1157 On September 8th, Richard I was born, the one who would have been known Richard the Lionheart, because of his reputation of a great army leader. He was the third son of Henry II and of Eleonora of Aquitaine. Even if he was born at Beaumont Palace, Oxford, England like all the other Plantagenets, Richard was half English, half French. When his parents separated, he remained with his mother in France.
1172 He became Duke of Aquitaine.
1173-1174 Unhappy, he started a revolt together with his brothers. These betrayed him and then supported a rebel against him in Aquitaine that is why he had conflicts with his brothers.
1189 He fought against his father and won the battle. After his father’s death he ascended the throne of England, but spent a big part of his time abroad.
1190 This year he left the country and joined the other royalties in the third crusade. On the way, he conquered Messina and Cyprus.
1191 He decided to get married to Beregaria of Navarra. While he was to Palestine, his brother John tried to take the power helped by France’s king, who had come back from crusade. Because he failed in Palestine, he hurried toward home in order to protect his throne.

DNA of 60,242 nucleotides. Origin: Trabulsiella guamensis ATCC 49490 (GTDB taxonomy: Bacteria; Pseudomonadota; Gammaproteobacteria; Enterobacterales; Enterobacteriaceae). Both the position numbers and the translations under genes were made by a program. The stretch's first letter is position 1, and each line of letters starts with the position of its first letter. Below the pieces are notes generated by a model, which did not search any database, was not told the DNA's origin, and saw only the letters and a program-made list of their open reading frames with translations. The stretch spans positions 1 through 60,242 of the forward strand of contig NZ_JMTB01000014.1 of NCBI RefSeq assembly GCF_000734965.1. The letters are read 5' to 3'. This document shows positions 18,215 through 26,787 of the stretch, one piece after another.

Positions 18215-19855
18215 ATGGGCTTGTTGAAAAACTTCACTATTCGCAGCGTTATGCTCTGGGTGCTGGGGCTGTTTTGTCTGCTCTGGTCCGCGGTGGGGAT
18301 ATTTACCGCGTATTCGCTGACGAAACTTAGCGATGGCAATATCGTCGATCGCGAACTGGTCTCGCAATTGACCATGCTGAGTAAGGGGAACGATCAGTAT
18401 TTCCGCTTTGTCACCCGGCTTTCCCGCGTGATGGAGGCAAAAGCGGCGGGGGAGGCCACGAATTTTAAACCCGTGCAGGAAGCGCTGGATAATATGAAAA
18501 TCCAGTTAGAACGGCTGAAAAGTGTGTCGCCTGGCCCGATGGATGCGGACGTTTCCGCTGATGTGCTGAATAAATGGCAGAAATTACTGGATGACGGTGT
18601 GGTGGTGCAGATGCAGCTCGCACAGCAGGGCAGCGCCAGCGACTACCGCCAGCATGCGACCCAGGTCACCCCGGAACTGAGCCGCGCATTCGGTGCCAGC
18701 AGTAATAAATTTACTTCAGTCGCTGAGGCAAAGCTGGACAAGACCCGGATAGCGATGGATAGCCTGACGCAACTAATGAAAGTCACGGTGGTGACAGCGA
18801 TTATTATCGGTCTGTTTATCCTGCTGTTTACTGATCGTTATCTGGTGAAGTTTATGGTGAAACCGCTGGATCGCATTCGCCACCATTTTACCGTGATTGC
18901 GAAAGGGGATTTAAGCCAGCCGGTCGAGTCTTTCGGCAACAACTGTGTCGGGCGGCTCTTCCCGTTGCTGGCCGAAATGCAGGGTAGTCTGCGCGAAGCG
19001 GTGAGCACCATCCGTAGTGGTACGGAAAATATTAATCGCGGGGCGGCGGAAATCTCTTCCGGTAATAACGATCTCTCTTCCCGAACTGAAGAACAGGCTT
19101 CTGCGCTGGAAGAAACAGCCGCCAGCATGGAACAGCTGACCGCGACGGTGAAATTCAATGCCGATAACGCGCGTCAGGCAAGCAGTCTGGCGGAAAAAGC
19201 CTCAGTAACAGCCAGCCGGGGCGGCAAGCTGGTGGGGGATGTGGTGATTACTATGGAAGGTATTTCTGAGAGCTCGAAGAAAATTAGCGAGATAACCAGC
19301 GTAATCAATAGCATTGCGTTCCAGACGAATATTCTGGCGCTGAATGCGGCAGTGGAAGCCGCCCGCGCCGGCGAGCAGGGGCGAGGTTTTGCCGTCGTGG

1192 Enemies of royalties have emerged and Richard was taken prisoner to Durnstein, on December, by Leopold V of Austria. Legend says that troubadour Blondel of Nestle was found in this castle. Leopold gave him to German Roman Emperor, Henry VI, from who the king would redeem with a huge amount, recognizing the imperial suzerainty.
He returned to England after his long peregrinations, he defeated his intruder brother then went to France to face Phillip II August who had supported John.
1199 He died after a short time. The brave king would have had a spirited heart, but he did not prove qualities for a leader. But legends kept the image of a wronged by fate knight. The story would be taken in XIX century by British writer Walter Scott in his novel called “Ivanhoe”. If you want to find out more about Richard the Lionheart’s peregrinations, “Sicilian Vespers” by Steven Runciman would be a pleasant reading.
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